Security and application accessibility is a bit of a conundrum. When developing an app in an emerging space, at which point should security be introduced? Should it be done during development or after the space has matured and attacks are a reality?
Presently, when it comes to mobile, it seems that organisations are focused on providing new ways for users and employees to interact using their mobile devices. While it is important to make applications and new access methods available, basic security issues are still a large challenge.
Security issues that bothered organisations when mobile devices first came out still remain. Issues like how much data is being removed from the corporate premises and by whom; or what happens if a trusted employee loses his mobile device are still concerns that need to be managed. In today's BYOD world, these issues take on an added dimension as the device belongs to the employee, not the company. Corporate IT cannot wipe a BYOD device remotely.
Ill intent a real possibility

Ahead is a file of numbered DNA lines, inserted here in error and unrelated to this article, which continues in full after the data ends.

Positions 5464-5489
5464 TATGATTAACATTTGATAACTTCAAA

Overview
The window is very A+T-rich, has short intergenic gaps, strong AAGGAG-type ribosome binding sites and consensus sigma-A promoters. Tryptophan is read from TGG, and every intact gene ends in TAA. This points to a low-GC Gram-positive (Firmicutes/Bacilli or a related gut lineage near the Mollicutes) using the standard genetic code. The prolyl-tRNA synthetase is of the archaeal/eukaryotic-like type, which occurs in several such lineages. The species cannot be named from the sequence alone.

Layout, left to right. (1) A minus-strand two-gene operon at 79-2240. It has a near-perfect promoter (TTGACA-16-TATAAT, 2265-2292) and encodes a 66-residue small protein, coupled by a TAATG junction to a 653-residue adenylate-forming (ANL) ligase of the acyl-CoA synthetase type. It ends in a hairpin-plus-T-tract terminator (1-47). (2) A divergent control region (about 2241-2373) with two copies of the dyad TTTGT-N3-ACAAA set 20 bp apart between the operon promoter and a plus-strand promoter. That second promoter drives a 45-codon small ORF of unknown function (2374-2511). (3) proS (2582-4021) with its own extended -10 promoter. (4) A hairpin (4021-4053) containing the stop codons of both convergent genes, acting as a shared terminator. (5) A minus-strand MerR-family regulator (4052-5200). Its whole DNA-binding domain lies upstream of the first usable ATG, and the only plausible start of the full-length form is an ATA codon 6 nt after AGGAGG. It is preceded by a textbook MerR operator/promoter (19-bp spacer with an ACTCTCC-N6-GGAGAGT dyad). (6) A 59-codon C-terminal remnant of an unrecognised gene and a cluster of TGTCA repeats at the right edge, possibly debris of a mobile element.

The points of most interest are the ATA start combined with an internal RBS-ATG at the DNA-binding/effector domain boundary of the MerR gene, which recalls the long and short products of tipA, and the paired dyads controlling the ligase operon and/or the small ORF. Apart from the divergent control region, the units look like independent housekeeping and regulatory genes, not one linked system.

The probability of an employee losing a mobile device loaded with corporate data and with the necessary credentials for accessing corporate applications stored on it, is quite high. Similarly, there's a fair chance that anyone who finds a mobile device will look at private information on it, even if only to try and contact the rightful owner.
As such, a situation of the device being used by someone with ill intent to access corporate information becomes a real possibility.
While it is the job of corporate IT to address these concerns, right now, sufficiently robust tools to implement adequate protection are still lacking.
1. Today, mobile devices do not reliably offer brand/model information on opening a connection. While there are apps that offer this feature, the devices themselves need to make this information more readily available. Devices need to offer some kind of unique identifier so that when one is lost, sites that the user notifies will be able to identify the device specifically.
2. Corporate IT needs a way to block devices that are reported as lost or stolen. If the company supplied the device, then wiping it is a sound solution. But in a BYOD world, blocking lost or stolen devices from access to corporate systems is the best that can be done.
3. Employees need an easy way to report a lost or stolen phone as well as an easy way to inform when it is found. Instinctively, the IT response to these would be "lock out" and "reactivate" respectively. This method needs to be secure and to definitively identify the employee as the person attempting to use it.
Difficult to implement
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